MORRIS, Marji; and REISTER, Bill
There are times when you meet two people and, based on the surface, think that they could not be any more different from each other. They have different backgrounds, different careers, different interests. But the more you get to know them, the more you discover that there are small threads that pull them together. Such was the case with Bill Reister and Marji Morris.
Bill was born on February 9, 1946 in Orleans, Indiana to John and Ruth (Hill) Reister. He grew up in the small town of Bromer on a farm. His father worked for the man who owned the farm. Bill’s family never had a farm of their own, and he always wanted to be a farmer. He said, “People who couldn’t afford it always wanted one, though!” Bill had one brother and two sisters growing up, who passed on later in life.
In his elementary years, Bill went to a small two-room grade school in Bromer. “I was the only one in my grade there for a while,” he recalled. When he hit the 9th grade, he had to make a rather intimidating change and start his high school career at Orleans High School. It was kind of a shock for him, he remembered. “I went from being the only one to part of a class of 62 people!” On top of that, Bill was never a huge fan of school. When asked if he enjoyed school, Bill chuckled and said, “All I ever wanted out of school was me!”
When he wasn’t stuck in the classroom, Bill spent as much time as he could on the farm. Not because he wanted to work, necessarily, but because the farm was where the horses were. Every chance he had, Bill would hop on the farm’s workhorses and ride. “I was so fascinated by them,” he said. “That’s all I can ever remember wanting was a horse.”
So, by the time he was 18, Bill saved up enough to purchase a horse of his very own. The beautiful red and white paint was named King. Bill and King did a lot of trail riding at that time, and Bill fell more in love with the hobby each step they took. Thinking back over the years since then, he said, “It’s impossible to know how many horses I’ve had all together. But, since 1964 or so, it’s probably close to 200.”
About three hours away from Bromer was the big city of Indianapolis. Far different from where Bill was raised, in Indy, the rolling country landscapes were replaced by suburban homes and busy streets. This is where Marji Morris was born and raised. Marji was born in 1947 to Albert and Sylvia (Forman) Morris. She grew up with one younger brother.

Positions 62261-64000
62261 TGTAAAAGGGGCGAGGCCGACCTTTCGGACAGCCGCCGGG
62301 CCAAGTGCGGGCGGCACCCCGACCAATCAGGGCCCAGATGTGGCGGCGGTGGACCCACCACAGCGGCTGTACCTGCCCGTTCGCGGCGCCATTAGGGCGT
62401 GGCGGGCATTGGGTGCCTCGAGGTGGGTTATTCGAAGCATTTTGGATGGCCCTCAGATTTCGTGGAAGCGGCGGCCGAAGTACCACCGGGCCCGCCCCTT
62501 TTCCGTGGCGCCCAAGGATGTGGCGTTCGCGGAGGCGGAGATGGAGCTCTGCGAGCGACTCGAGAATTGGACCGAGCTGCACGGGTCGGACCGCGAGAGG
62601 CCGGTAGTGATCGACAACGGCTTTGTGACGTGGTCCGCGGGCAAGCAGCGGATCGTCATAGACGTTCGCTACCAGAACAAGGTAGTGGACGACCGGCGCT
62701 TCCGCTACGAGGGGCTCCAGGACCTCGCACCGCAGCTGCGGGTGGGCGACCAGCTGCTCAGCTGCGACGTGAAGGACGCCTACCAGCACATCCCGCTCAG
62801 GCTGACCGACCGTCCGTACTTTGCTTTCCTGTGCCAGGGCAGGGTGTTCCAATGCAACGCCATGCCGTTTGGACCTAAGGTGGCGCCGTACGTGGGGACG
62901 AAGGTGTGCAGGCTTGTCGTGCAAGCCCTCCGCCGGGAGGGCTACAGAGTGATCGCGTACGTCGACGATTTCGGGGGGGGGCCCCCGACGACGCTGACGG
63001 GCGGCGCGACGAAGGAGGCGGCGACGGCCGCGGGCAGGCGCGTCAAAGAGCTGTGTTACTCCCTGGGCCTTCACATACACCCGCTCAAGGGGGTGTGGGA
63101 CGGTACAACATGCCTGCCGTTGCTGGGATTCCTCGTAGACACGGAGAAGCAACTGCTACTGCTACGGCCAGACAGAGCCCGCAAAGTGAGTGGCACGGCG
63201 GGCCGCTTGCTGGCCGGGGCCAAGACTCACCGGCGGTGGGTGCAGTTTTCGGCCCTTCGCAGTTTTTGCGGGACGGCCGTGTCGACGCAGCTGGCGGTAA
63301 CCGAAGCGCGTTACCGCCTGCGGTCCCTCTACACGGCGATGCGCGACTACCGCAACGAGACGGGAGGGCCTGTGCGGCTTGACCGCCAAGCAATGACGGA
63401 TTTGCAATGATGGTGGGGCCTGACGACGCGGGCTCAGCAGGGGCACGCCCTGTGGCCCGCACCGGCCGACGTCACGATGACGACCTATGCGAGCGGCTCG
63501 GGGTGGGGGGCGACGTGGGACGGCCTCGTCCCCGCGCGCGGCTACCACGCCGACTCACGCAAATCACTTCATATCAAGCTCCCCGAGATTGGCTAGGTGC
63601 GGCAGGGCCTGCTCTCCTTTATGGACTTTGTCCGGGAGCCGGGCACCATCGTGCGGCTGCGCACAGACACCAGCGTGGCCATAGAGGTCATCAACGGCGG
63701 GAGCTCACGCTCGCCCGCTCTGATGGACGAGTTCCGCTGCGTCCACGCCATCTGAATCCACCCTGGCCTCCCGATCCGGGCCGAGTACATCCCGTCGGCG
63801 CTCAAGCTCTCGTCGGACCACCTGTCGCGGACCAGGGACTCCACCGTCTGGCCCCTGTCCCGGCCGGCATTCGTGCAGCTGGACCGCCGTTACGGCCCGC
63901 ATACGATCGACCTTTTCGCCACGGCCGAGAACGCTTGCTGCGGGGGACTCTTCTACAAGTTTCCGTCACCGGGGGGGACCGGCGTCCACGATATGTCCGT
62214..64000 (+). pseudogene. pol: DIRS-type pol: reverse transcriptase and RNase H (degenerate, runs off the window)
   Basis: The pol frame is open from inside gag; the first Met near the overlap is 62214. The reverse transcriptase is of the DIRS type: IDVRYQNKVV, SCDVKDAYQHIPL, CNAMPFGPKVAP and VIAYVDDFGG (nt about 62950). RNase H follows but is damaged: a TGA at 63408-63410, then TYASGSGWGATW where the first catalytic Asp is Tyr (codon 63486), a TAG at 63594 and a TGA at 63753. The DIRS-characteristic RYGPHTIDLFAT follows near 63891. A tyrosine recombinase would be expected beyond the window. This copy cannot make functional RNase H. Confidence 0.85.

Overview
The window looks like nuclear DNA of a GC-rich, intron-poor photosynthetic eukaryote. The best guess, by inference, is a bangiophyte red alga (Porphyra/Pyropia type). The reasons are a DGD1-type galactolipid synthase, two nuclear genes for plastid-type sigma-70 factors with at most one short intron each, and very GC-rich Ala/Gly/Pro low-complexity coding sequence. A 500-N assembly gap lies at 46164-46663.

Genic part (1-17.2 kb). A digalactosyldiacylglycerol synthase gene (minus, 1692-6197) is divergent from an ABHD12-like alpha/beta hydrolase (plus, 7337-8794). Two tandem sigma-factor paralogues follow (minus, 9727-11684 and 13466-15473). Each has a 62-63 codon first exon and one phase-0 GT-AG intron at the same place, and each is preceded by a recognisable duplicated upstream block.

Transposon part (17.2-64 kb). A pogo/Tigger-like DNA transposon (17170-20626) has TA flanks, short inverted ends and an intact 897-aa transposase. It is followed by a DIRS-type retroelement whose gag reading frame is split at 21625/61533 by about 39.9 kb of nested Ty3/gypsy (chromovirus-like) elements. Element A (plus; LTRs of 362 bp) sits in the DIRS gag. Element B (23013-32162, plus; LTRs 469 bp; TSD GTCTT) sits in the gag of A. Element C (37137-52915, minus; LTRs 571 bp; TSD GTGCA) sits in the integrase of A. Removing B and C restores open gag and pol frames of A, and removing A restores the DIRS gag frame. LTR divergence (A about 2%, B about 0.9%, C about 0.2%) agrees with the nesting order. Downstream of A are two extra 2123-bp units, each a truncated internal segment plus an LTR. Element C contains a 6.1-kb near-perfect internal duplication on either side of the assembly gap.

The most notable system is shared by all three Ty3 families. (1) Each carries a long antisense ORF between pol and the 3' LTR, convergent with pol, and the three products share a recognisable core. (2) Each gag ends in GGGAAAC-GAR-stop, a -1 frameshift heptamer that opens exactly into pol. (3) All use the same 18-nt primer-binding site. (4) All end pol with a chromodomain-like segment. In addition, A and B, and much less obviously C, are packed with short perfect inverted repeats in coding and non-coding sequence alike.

A lot of her time as a child was spent riding bikes. Around the time she was in fourth grade, Marji remembered moving from their home in town to the far north side of Indianapolis, about 5 blocks from the Hamilton County line. She said, “My friends and I would get on our bikes in the morning and ride off down the streets and wouldn’t be back for forever.”
She remembered one summer when they didn’t have quite as much freedom. There was a point when her mother had to work so they had to figure out what to do with Marji and her brother. The solution ended up being a summer day camp. “At the camp, every Friday you had to go ride a horse or pony,” she recalled, “I didn’t like it. I was so terrified! I went a time or two, but after that I’d fake a headache or go hide out in the arts and crafts room until they were finished.”
But, it wasn’t long before school was back in session and Marji got away from the dreaded Friday activities. She spent her entire school career from elementary through high school in Indianapolis. Unlike Bill, Marji enjoyed school and was a very active young person. Her spare time was often spent doing extracurricular activities. She was involved in BBG, B’nai B’rith Girls, a Jewish youth service organization. “We often had fun parties, carried out service activities, and organized outings, and sometimes cookouts. I got to go to several regional conferences and one national conference.”
After she graduated high school in 1965, Marji went on to continue her education at Indiana University in Bloomington. “IU was affordable at the time, and they had a great reputation for English,” she said, thinking back on why she chose it. English had always been a passion of Marji’s. “When you read, you could go all of these places in your head,” she remarked. What was there not to love?
She finished up her Bachelor’s degree in four years, graduating from IU in 1969. After that, she got a jump-start on her career by teaching in Cincinnati. “I had a really great student teaching experience in Bloomington and really liked it. But I was afraid to complete my Master’s degree until I’d spent time in my own classroom,” she said. So, after two years in Cincinnati, she decided to return to IU to complete her Master’s degree, and finished up her educational journey in 1972.
At the same time Marji was discovering her path, Bill was also busy uncovering his own. When he graduated from high school in 1964, he wanted to stay at his home and remain on the farm. About a year later, though, his plans took an unexpected turn. He went into the Army in 1965 and, all of a sudden, he found himself miles away from his small town atmosphere. He served as a Green Beret in Vietnam. Originally, he was signed up to serve for two years, but he wanted to go to jump school so that added a year to his service.
At that point, Bill no longer worked on the farm, although being a farmer was his dream job. Instead, he worked in construction and then for CSX until 1988, when he began to incorporate his true passion into his work – horses. In 1988, he started his own small business and began shoeing horses full-time. He said, “I enjoy it most of the time. There are always those few horses that you don’t want to do, but you just have to.”